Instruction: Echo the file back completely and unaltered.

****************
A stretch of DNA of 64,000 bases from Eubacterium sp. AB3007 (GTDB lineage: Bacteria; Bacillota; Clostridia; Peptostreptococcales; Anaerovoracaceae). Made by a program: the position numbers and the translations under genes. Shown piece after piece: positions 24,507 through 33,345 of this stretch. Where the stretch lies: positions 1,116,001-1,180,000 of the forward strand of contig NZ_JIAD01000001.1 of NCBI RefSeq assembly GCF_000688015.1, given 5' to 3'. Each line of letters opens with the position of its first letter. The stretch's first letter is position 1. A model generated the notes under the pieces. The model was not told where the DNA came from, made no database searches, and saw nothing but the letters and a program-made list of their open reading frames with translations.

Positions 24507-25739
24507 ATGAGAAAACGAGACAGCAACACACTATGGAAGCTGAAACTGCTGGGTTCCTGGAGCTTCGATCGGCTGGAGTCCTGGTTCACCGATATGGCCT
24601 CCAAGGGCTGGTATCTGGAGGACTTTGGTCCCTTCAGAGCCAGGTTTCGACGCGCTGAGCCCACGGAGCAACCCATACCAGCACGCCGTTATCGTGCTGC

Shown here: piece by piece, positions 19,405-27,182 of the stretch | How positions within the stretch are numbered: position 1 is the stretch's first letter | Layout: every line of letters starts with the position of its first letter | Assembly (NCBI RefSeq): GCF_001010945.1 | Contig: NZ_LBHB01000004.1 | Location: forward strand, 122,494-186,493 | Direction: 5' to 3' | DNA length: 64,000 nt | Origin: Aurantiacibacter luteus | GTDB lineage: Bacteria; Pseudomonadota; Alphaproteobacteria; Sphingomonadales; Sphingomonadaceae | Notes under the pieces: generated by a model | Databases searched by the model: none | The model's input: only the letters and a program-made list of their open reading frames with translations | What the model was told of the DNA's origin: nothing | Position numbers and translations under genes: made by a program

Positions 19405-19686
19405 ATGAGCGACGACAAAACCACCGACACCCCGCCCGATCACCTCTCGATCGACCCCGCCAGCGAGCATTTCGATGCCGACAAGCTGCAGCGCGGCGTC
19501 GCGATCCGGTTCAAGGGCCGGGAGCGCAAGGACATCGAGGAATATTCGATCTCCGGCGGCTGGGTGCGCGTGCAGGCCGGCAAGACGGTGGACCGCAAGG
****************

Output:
A stretch of DNA of 64,000 bases from Eubacterium sp. AB3007 (GTDB lineage: Bacteria; Bacillota; Clostridia; Peptostreptococcales; Anaerovoracaceae). Made by a program: the position numbers and the translations under genes. Shown piece after piece: positions 24,507 through 33,345 of this stretch. Where the stretch lies: positions 1,116,001-1,180,000 of the forward strand of contig NZ_JIAD01000001.1 of NCBI RefSeq assembly GCF_000688015.1, given 5' to 3'. Each line of letters opens with the position of its first letter. The stretch's first letter is position 1. A model generated the notes under the pieces. The model was not told where the DNA came from, made no database searches, and saw nothing but the letters and a program-made list of their open reading frames with translations.

Positions 24507-25739
24507 ATGAGAAAACGAGACAGCAACACACTATGGAAGCTGAAACTGCTGGGTTCCTGGAGCTTCGATCGGCTGGAGTCCTGGTTCACCGATATGGCCT
24601 CCAAGGGCTGGTATCTGGAGGACTTTGGTCCCTTCAGAGCCAGGTTTCGACGCGCTGAGCCCACGGAGCAACCCATACCAGCACGCCGTTATCGTGCTGC

Shown here: piece by piece, positions 19,405-27,182 of the stretch | How positions within the stretch are numbered: position 1 is the stretch's first letter | Layout: every line of letters starts with the position of its first letter | Assembly (NCBI RefSeq): GCF_001010945.1 | Contig: NZ_LBHB01000004.1 | Location: forward strand, 122,494-186,493 | Direction: 5' to 3' | DNA length: 64,000 nt | Origin: Aurantiacibacter luteus | GTDB lineage: Bacteria; Pseudomonadota; Alphaproteobacteria; Sphingomonadales; Sphingomonadaceae | Notes under the pieces: generated by a model | Databases searched by the model: none | The model's input: only the letters and a program-made list of their open reading frames with translations | What the model was told of the DNA's origin: nothing | Position numbers and translations under genes: made by a program

Positions 19405-19686
19405 ATGAGCGACGACAAAACCACCGACACCCCGCCCGATCACCTCTCGATCGACCCCGCCAGCGAGCATTTCGATGCCGACAAGCTGCAGCGCGGCGTC
19501 GCGATCCGGTTCAAGGGCCGGGAGCGCAAGGACATCGAGGAATATTCGATCTCCGGCGGCTGGGTGCGCGTGCAGGCCGGCAAGACGGTGGACCGCAAGG